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ERP software gets a makeover

Bruce Harpham | Feb. 18, 2016
Can typically staid ERP software take a page from leading consumer apps when it comes to improving usability?

ERP software is known for providing valuable services to a variety of users. Finance relies on ERP to obtain reports and maintain compliance with regulations. Marketing and sales staff serve customers, pull reports and measure their performance based on ERP generated reports. Supply chain professionals, shipping and customer service units use ERP to serve customer needs. With hundreds or thousands of active users, even small improvements in ERP productivity and user experience add up over time.

Unfortunately, ERP applications have lagged behind consumer apps in user experience. Without the need to market aggressively for users, the early approach to ERP simply assumed that a system could be built, deployed and used without much attention to the user experience. That approach is no longer good enough. Incomplete or ineffective user adoption means companies are failing to realize the full value of ERP. To address that trend, ERP experts and vendors are bringing a variety of improvements to the market.

Improving ERP productivity and effectiveness

 “A lot of ERP vendors have made major progress on the user interface front over the past two years,” says Pavel Krumkachev, principal at Deloitte Consulting. Krumkachev’s ERP experience primarily focuses on Oracle products. “Cloud ERP products are leading the way in providing a better user experience,” he says. “In terms of implementation and customization, I am seeing demands to accommodate the iPhone, Android devices and wearable technology,” he says.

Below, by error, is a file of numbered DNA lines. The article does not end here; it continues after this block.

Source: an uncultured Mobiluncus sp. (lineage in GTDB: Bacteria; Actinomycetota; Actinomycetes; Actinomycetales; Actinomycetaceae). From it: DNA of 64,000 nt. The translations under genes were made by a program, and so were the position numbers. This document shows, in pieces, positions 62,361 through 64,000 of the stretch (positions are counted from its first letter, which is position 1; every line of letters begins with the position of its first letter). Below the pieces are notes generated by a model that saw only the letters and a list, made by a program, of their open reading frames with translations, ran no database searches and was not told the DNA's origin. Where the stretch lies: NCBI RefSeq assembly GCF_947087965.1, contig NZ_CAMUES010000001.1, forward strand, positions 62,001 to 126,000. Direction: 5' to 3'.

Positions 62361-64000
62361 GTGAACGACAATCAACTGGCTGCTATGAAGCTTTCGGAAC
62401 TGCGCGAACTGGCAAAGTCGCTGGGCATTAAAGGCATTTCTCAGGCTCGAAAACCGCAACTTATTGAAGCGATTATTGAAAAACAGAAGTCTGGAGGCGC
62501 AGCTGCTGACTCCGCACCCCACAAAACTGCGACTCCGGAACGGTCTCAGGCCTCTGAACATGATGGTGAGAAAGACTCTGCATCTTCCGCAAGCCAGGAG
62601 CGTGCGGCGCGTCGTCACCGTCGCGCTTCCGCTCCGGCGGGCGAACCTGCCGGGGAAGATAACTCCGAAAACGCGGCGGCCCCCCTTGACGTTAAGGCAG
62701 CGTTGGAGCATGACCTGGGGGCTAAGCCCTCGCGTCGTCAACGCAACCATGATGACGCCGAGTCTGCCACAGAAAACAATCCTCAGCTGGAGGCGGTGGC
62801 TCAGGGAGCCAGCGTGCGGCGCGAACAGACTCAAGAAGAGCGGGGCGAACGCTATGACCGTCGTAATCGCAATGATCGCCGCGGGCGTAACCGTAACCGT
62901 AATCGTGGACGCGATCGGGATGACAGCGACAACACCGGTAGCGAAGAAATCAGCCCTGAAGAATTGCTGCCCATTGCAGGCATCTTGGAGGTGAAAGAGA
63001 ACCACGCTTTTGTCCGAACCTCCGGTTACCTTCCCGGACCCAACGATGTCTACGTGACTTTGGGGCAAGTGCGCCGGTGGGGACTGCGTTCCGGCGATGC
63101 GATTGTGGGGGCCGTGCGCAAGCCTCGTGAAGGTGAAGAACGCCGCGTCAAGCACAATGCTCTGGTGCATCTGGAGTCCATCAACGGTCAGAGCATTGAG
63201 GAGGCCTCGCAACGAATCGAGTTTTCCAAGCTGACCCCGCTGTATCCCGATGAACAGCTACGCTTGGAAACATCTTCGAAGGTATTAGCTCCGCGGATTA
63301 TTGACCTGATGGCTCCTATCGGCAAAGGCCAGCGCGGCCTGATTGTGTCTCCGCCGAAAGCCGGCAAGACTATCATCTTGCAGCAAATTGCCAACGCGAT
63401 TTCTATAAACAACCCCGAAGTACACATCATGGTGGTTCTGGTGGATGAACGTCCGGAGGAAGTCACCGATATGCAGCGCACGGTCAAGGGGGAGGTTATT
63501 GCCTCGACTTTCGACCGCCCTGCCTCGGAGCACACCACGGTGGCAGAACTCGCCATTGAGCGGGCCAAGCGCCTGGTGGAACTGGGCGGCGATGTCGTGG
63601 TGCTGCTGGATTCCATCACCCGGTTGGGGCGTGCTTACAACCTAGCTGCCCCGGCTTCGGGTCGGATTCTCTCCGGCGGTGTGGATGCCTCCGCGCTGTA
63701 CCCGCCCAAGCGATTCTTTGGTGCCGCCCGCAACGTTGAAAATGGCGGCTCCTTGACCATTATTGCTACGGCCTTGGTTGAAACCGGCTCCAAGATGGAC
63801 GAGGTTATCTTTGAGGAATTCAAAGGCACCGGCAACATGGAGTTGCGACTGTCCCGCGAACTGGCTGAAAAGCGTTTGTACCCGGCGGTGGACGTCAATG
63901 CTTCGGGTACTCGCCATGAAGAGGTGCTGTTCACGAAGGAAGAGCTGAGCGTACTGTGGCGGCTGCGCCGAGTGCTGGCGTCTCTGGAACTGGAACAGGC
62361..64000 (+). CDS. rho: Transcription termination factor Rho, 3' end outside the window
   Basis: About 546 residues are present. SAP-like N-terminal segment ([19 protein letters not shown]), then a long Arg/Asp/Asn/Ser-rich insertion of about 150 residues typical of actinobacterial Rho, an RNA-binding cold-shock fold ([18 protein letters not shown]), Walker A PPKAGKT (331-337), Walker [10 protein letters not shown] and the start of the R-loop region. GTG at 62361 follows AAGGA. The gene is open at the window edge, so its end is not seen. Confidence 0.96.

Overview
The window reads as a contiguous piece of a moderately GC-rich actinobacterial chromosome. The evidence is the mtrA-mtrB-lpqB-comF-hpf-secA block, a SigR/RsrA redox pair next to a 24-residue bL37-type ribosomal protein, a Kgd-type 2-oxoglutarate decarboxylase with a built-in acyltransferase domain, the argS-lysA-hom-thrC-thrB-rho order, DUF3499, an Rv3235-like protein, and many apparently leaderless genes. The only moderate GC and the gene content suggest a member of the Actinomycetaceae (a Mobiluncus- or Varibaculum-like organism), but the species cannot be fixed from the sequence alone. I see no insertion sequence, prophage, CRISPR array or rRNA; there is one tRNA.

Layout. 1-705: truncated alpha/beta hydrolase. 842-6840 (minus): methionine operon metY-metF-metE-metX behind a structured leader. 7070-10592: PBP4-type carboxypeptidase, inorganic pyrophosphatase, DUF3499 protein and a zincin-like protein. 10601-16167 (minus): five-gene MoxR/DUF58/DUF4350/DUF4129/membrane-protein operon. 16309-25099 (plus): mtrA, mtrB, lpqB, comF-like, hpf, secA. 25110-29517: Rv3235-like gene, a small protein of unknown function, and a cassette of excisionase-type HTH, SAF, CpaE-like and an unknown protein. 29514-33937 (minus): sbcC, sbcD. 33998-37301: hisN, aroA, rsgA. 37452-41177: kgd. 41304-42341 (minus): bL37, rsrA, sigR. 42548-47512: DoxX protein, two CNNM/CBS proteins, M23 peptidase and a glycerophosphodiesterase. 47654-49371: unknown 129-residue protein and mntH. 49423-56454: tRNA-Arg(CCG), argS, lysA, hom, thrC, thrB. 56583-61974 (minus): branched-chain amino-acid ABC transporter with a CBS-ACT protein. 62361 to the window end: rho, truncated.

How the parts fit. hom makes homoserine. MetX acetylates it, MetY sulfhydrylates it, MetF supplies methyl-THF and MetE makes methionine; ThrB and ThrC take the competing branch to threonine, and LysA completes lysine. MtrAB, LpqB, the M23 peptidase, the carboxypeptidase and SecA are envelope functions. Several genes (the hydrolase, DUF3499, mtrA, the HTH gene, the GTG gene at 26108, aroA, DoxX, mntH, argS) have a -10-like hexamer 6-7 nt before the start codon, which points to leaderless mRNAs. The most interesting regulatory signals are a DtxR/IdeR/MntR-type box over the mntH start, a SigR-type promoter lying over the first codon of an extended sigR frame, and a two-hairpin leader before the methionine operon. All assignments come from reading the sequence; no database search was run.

The next trend in mobile ERP is to provide powerful mobile interfaces. “Early efforts to bring ERP to mobile devices focused on displaying data. The next generation ERP allows users to complete actions using a mobile device. For example, I am now able to file business travel expense receipts while I wait for a flight,” Krumkachev says.

“There is a strong business case for improving the ERP user interface. Increased productivity and better user engagement are the main benefits. For example, organizing and fulling service requests used to take days to be completed. The latest improvements reduce the processing time to minutes or seconds. For service and support departments, that productivity improvement provides excellent benefits.

“Achieving 20-30 percent efficiency improvements in order entry and other ERP activities is achievable,” says Bjorn Hill, principal at RSM LLP, a global consulting firm that provides consulting, audit, tax and other services. “I hear a lot of complaints about the default design and structure of forms. For example, irrelevant fields or data are getting in the way,” Hill says. “Removing clutter and data fields from forms is a great way to improve staff productivity.”

Fortunately, adding these capabilities does not require multi-year IT projects. “A lot of IT organizations have legacy applications and are not interested in changing them right now. Fortunately, there are user interface products that can be installed that provide a better experience without having to changing the entire infrastructure,” Krumkachev says. Improving the ERP user interface may be as simple as installing dashboard software for management users. “To deliver a better user experience, it is essential to begin by asking what users want rather than focusing on technology first,” Krumkachev adds.


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